The Gibbons Creek Coal Power Station has the potential to reopen, despite a rocky history of financial difficulties and significant environmental liabilities.
The coal plant, located in Grimes County approximately 20 miles outside Bryan-College Station, ran for 35 years until it was shut down in 2018 due to low profit margins, according to an article on S&P Global. The Texas Municipal Power Agency (TMPA) is currently in purchasing discussions with Frontier Applied Sciences, an Arizona-based energy company, to rejuvenate the “mothballed” plant, according to a June article in Navasota News.
Gary Miller, general manager of Bryan Texas Utilities (BTU), said in a recent board meeting that the purchaser could potentially reopen the otherwise indefinitely closed plant.
“[The board will do] what is best for our customer base,” Miller said. “[We’ll consider] how any potential sale affects what our rates to our customers are, and take into account the environmental and health impacts of the community.”
A 2019 article published in The Eagle exposed the coal plant for leaking unsafe levels of contaminants from the plant’s three coal ash impoundments, or ash ponds, into the groundwater surrounding Gibbons Creek Reservoir. This reservoir is a popular fishing and swimming spot for Brazos County residents, and biology sophomore Keerthana Rameshbabu said the unsafe pollutant levels there will have serious health effects on nearby communities.
Rameshbabu, who is also a member of A&M’s chapter of Young Democractic Socialists of America (YDSA), said she believes the plant’s reopening is a racial justice issue as well as an environmental issue.
"It's no coincidence that this plant was built near [Bryan] with a large minority population," Rameshbabu said. "They knew the communities there would be directly affected [by the pollution], and that, because a lot of [community members] are lower income, they won't really be able to fight it."
Miranda Peterson, a Ph.D. student in the Department of Ecology and Conservation Biology whose research interests include environmental sciences and ecological systems, said it is shocking that TMPA is looking to sell the plant rather than decommission it altogether when it has so many environmental liabilities. However, Peterson said she suspects the TMPA can’t pay for the environmental clean-up costs that accompany decommissioning a coal plant.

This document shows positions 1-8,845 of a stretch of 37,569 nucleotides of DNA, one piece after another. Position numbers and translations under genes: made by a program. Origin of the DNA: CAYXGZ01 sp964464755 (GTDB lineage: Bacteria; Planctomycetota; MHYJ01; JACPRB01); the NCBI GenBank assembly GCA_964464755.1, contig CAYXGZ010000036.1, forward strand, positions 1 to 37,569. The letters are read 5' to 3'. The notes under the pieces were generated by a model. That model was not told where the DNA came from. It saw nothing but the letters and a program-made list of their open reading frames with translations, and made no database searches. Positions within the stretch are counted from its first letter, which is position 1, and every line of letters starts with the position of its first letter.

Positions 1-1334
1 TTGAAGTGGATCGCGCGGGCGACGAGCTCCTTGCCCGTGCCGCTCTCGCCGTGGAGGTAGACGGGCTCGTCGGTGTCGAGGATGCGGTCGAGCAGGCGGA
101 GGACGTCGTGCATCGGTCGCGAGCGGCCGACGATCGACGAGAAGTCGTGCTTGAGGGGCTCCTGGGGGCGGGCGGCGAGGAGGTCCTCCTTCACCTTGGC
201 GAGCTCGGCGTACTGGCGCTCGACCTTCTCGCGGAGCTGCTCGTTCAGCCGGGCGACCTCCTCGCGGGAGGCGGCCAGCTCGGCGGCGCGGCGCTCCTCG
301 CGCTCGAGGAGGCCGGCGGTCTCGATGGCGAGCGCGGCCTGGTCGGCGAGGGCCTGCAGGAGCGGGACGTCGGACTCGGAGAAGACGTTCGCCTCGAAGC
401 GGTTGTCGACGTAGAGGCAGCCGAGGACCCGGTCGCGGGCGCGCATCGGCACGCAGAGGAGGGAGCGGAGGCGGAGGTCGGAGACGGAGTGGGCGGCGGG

Peterson said when looking into environmental remediation requirements for coal plant decommissions, she discovered a report by Resources for the Future, a non profit organization that researches environmental policies and decision-making. The report highlights that when an energy plant is sold “as-is” — as Gibbons Creek is set to be — any existing environmental liabilities will be passed to the purchaser. Peterson said it is historically common for energy plant managers to be unaware of ethical decommissioning processes and then choose to sell the plants “as-is” once profits fail.
"They don't know the first thing about environmental liabilities or how to clean up properly," Peterson said. "So they start to panic and usually want the selection to be 'sell as-is' as an option. TMPA won't have to clean up — it's going to be the purchasers."
In March, Frontier Applied Sciences came to Austin and created TEERP Power Station, LLC, which has been the name securing approvals for Gibbons Creek’s purchasing, according to an article by the Sierra Club. Peterson said this is a classic example of vulture capitalism, which is when investors purchase failing companies to strip all of the value and then file for bankruptcy.
In addition, Peterson said information about the purchase has been kept a secret from the public, and little is known about the small Arizona company.
"One of the stipulations on the whole agreement is that it needs to remain secret." Peterson said. "They don't want people knowing who this company is."
Peterson said she found several examples of vulture capitalism across the U.S. that sound eerily similar to the case of the Gibbons Creek Coal Plant, such as in Appalachia, Wyoming. Typically, Peterson said investors will create an offset company, like Frontier Applied Science’s TEERP, to purchase a dying coal plant or mine. The CEOs then collect all profits for themselves before filing for bankruptcy. Once they file, the investors are able to walk out on any of the environmental liabilities. In many of those cases, Peterson said the city's taxpayers had to absorb the costs of the environmental clean-up.
“This is definitely not in our [community members’] interests,” Peterson said. “It’s not even in the city’s interest.”
Rameshbabu said YDSA has started a petition to prevent the reopening of Gibbons Creek Coal Power Station, which has already garnered over 1,200 signatures. She said they also have plans to protest if the plant ultimately does reopen.
General Manager of TMPA Bob Kahn told The Battalion that the negotiations are still ongoing, though BTU Public Relations Representative Kenneth Duprey said there have been no major updates on the negotiations since May. Frontier Applied Sciences could not be reached for comment.
Editor’s Note: Keerthana Rameshbabu is a former opinion writer for The Battalion. This article has been edited for clarity.